Michael Moore's articles on the California Supreme Court (Editorial Pages, July 29-30-31) are of a piece with his scholarly writings with which I am familiar. He consistently uses many words to plod to politically conservative conclusions, which he argues are objective, neutral, and not based upon his political preferences. His apparent sincerity indicates that he has actually deceived himself, though I doubt that he can fool his barber or many first-year law students.
In this instance, his neutral test for deciding whether to vote for or against Chief Justice Rose Elizabeth Bird is to ask whether she "has stepped outside the proper role of a judge." He says that she has because she finds procedural errors in order to advance her own moral convictions. If this is the test, then I move the impeachment of every judge sitting on state and federal benchs.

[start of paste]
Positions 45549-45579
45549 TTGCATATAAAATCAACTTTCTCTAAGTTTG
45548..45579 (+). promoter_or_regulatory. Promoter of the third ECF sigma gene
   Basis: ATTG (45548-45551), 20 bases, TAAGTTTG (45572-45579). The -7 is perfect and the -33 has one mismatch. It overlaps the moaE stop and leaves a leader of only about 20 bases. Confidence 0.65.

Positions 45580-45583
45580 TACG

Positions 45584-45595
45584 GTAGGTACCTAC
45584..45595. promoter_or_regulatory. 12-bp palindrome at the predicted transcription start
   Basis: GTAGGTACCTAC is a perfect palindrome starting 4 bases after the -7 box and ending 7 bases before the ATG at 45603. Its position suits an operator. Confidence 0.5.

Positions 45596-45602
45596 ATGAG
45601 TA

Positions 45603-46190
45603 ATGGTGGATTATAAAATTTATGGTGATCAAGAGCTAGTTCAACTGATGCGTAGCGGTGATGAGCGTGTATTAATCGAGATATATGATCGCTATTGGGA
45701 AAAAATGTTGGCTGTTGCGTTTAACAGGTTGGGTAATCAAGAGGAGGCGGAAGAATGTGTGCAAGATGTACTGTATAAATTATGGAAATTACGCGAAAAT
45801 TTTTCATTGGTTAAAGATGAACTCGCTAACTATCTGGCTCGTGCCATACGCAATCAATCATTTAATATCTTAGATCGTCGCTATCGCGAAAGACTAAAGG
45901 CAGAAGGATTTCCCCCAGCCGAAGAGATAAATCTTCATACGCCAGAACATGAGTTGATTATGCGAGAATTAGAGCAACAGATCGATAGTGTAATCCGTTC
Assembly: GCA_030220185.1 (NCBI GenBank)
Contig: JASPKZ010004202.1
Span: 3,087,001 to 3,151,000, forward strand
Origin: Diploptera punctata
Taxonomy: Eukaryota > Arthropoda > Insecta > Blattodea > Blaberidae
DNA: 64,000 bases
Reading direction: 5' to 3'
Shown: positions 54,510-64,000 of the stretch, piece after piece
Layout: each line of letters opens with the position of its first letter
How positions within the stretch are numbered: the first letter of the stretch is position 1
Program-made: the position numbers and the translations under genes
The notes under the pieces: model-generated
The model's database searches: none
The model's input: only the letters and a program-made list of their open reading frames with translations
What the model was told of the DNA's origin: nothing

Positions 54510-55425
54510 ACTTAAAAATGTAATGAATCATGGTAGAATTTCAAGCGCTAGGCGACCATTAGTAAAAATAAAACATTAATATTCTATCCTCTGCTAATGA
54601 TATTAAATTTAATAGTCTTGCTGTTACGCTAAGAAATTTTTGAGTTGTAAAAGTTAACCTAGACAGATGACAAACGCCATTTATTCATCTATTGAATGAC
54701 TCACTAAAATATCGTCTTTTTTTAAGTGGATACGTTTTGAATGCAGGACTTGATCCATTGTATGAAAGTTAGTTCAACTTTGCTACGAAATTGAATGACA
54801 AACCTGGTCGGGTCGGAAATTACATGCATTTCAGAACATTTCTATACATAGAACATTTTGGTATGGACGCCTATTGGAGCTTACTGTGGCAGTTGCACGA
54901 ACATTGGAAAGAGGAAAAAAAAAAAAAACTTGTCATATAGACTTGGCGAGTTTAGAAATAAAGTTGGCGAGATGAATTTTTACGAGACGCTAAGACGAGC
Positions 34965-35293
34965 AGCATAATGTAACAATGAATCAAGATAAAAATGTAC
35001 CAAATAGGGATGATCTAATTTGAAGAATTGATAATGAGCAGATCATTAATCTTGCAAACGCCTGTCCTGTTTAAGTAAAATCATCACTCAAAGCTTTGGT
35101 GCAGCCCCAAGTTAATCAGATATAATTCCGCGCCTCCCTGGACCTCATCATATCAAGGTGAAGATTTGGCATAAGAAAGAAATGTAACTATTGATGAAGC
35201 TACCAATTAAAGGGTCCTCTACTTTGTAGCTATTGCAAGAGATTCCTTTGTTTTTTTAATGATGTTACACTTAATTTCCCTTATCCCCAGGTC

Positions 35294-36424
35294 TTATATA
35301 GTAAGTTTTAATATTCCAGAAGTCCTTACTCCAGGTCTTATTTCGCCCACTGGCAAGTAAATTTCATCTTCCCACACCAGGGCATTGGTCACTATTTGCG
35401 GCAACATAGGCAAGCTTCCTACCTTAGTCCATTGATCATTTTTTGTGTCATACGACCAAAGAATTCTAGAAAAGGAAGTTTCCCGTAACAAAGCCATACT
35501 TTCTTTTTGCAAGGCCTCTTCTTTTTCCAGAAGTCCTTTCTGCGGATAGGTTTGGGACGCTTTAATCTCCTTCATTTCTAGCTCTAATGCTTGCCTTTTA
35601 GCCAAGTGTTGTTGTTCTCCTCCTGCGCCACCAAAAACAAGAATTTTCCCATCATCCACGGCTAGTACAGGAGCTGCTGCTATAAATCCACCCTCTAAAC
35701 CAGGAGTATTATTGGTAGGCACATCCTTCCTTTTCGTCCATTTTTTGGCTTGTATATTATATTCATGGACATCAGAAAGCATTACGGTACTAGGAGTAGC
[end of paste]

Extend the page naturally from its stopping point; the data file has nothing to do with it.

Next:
Let us also recall that the late Roger Traynor of the "once-great" California Supreme Court was considered a "great" chief justice (by law professors) precisely because he stepped outside traditional techniques of judging and radically reformed the law.
Moore's "proper role as a judge" standard turns out to be just another way of describing his disagreement with Chief Justice Bird's death penalty values. I'm voting for Bird, which is just another way of describing my agreement with those values. Unlike Moore, I don't pretend that my decision could be anything more, or less, than political.
ROBERT W. BENSON
Professor of Jurisprudence
Loyola Law School